Sean Payton 'wouldn't be surprised' if Sam Darnold is only QB 'left standing' in 4-5 years
The Saints coach, who needs to find Drew Brees' heir, seemingly isn't a fan of the QBs in this year's draft
From the time Saints coach Sean Payton has never tucked his emotions away the way someone like Bill Belichick does. Almost always, Payton's been honest and vocal about his feelings., to the time he , to the time ,
So, it shouldn't come as a surprise to hear Payton giving a brutally honest assessment of this year's crop of quarterback prospects, who are set to enter the NFL in less than two weeks at the April 26-28 draft.
On Saturday, Payton ripped this year's quarterback class during an interview with The MMQB's Peter King, saying that he doesn't think any of the prospects are as good as Andrew Luck or Carson Wentz and adding that he "wouldn't be surprised" if only Sam Darnold is "left standing in four or five years."
"I don't see Luck in this draft, and I don't see Carson Wentz, who I liked a lot coming into the draft," Payton said. "I'd feel a little bit uneasy if I were at the top of this draft and I decided I had to have a quarterback. The pressure to get a quarterback is so great in this league, I get that. But we can't create 'em. I wouldn't be surprised if only one of these guys is left standing in four or five years, and if so, I'd guess it would be Sam Darnold."
Funnily enough, most experts have described this quarterback class as top-heavy in nature. Josh Allen supposedly has one of the greatest arms in the history of football, Josh Rosen has been one of the most highly touted prospects since high school, Baker Mayfield just won the Heisman Trophy, and Darnold has been called a combination of John Elway and Jesus.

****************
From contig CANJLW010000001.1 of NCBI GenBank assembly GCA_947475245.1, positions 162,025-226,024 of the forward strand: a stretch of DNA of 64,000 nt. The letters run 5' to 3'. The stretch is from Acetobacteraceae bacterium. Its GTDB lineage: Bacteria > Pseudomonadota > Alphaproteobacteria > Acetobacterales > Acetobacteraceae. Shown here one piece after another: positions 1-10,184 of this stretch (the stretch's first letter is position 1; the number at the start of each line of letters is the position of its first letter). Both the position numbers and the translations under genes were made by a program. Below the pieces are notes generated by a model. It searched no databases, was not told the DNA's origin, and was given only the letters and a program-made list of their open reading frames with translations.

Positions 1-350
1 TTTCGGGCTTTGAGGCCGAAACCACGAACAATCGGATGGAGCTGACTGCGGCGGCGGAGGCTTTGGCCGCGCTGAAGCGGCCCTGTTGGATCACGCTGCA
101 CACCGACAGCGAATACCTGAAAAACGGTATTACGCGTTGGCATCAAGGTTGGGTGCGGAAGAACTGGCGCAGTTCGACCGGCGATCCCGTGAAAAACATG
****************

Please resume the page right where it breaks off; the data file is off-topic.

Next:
But Payton apparently doesn't think too highly of Rosen, Mayfield, and Allen -- and maybe Lamar Jackson too, though it's unclear if he would include Jackson with the quarterbacks who will get picked at the beginning of the draft. To this point, Jackson seems to be regarded as the fifth-best quarterback in the draft, but he should be off the board at some point in the first round.
The thing is, the Saints are actually in the market for a quarterback. Even though they retained Drew Brees by , the Saints can't keep delaying the inevitable forever. Brees, 39, is nearly at the end of his NFL career, and the Saints don't have his successor in place. Which is why many pundits, , have been mocking a quarterback to the Saints in the first round.
The Saints sit at No. 27 in the draft order, which means they're probably not getting Rosen, Mayfield, Allen or Darnold. But there's a chance, albeit a slight one, that Jackson could fall to them. If that happens, the Saints would likely have a difficult time passing on a prospect who appears to have a promising future in the league provided that he gets time to learn from the brightest NFL minds. Enter: Payton and Brees. Even if Jackson isn't available -- I have a hard time believing he'll get past the Patriots at No. 23, at the very least -- the Saints could pull the trigger on Mason Rudolph, another developmental prospect with promise. Again, it's unclear if Payton's criticism extends to Jackson and Rudolph or if it pertains strictly to the top-four prospects.
Or maybe this is all just Payton's way of Jedi-mind-tricking the rest of the league into passing on the top quarterbacks so that one of those guys can fall to him.
If that really is the case, Payton shouldn't expect to generate the same kind of results that Obi-Wan got. The Browns are almost definitely taking either Darnold or Allen with the first-overall pick, the Giants could draft a quarterback with the second pick, the Jets will undoubtedly select a quarterback with the third pick, the Broncos are in play for a quarterback at No. 5, and the Bills and Cardinals could be looking to move up for a quarterback -- .
As Payton said, "The pressure to get a quarterback is so great in this league." And this year, there are a whole host of teams -- including the Saints -- under pressure to get one.
Finally, it's worth noting that nobody -- including Payton -- actually knows which quarterbacks will become the next Carson Wentz and which quarterbacks will become the next Ryan Leaf. History tell us that NFL teams have no idea how to evaluate quarterback prospects. And that's unlikely to change this year or next year or the year after. Maybe Payton is right in that most of the quarterbacks in this year's draft won't be standing in five years. Maybe this is going to be the best quarterback class in history of the draft. Nobody knows.
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